On the basis of the analysis made, we were able to confirm that Raphael’s life had been dominated by the topic of loss. At the beginning, difficult circumstances around Raphael’s birth might have contributed to the start of the psychosomatic disorder. Raphael’s parents probably lived the event with the fear of losing their child. We can assume that parental emotional reactions are to be considered in the understanding of this particular disorder. The theme of loss also appeared during the death of Raphael’s grandfather. It is possible that Raphael’s problem diverted his mother’s attention from her own father’s death. We also found out that the family’s relationship with the parents’ families are quite poor. Raphael fears the same family disaggregation with his own brother and sister. Thanks to his disorder, family members stay together. We can see how Raphael’s alopecia arises in concordance with the family myth of unity. In the introduction, we mentioned metaphoric meanings in psychosomatic disorders. In this case, Raphael’s alopecia seems to indicate, metaphorically speaking, that “fear of loss” is present in the family. On the one hand, the psychosomatic disorder strengthens the family unity but on the other hand, the symptom is also an attempt to eradicate the myth. In Raphael’s case, “the problem” is impossible to hide. This peculiar symptom however, contradicts the family rules about not communicating what is going wrong in the family. Alopecia is probably one of the most visible psychosomatic disorder, and in Raphael’s case, it becomes the only problem “expressed” in the family. That might be the reason why no problem, no flaw can be detected, none except one that chooses body language: Raphael’s alopecia. Therefore, with such a visible disorder that makes him “different from others”, Raphael reinstates a degree of differentiation in the system.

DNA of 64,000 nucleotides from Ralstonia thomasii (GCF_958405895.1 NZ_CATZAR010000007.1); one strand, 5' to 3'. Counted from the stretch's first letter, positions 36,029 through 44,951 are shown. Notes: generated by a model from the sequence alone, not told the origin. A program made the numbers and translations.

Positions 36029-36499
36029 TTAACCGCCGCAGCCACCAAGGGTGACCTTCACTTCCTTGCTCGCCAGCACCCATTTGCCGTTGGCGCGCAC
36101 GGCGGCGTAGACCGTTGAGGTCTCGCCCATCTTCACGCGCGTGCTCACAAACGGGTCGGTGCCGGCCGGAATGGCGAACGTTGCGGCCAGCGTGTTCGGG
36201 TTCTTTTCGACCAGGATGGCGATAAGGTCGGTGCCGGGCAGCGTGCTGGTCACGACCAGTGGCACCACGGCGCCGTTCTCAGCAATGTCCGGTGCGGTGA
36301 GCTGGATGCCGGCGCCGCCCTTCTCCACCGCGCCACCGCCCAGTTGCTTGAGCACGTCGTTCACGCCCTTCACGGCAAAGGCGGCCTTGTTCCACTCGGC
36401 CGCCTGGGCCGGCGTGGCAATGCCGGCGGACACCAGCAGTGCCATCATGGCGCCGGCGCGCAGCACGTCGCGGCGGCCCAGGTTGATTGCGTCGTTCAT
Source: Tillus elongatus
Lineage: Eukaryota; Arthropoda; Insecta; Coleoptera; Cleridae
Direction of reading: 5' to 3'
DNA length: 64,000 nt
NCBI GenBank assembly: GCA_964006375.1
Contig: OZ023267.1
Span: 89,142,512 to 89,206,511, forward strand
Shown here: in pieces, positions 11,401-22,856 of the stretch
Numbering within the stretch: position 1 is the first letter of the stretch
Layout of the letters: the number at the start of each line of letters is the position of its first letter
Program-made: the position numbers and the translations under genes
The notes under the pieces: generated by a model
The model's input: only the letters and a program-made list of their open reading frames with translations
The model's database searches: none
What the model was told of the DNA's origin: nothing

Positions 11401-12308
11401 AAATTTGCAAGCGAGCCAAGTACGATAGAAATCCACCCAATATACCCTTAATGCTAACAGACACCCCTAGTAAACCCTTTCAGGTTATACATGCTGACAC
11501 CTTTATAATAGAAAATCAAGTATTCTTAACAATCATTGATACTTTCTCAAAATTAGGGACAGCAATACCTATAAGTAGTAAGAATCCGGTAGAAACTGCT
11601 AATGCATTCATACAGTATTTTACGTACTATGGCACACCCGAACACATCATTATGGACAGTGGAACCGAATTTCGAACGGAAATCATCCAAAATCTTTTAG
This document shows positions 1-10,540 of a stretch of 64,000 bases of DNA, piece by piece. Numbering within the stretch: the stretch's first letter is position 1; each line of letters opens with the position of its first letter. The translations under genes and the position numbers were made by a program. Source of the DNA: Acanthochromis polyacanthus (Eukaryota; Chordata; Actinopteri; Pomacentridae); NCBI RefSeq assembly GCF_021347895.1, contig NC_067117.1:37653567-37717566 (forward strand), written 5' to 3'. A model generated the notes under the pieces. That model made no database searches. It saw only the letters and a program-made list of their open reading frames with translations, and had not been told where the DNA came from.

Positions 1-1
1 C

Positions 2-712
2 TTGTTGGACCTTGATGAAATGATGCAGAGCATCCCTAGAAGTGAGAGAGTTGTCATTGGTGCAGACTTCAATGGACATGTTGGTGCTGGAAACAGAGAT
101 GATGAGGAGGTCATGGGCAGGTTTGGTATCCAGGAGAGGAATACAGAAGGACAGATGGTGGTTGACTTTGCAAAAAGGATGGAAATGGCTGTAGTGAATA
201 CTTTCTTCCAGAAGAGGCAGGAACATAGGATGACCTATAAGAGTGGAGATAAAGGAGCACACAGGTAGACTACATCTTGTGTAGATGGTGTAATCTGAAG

As Byng-Hall (6) stated, “the danger is that a family myth may become a closed belief system that cannot integrate new information. This is particularly likely to happen if the family feels that a challenge to its beliefs threatens family survival. If the myth becomes closed, family interaction loses some of the advantages of the beneficial stability gained from the myth, and becomes rigidly unable to change contexts”.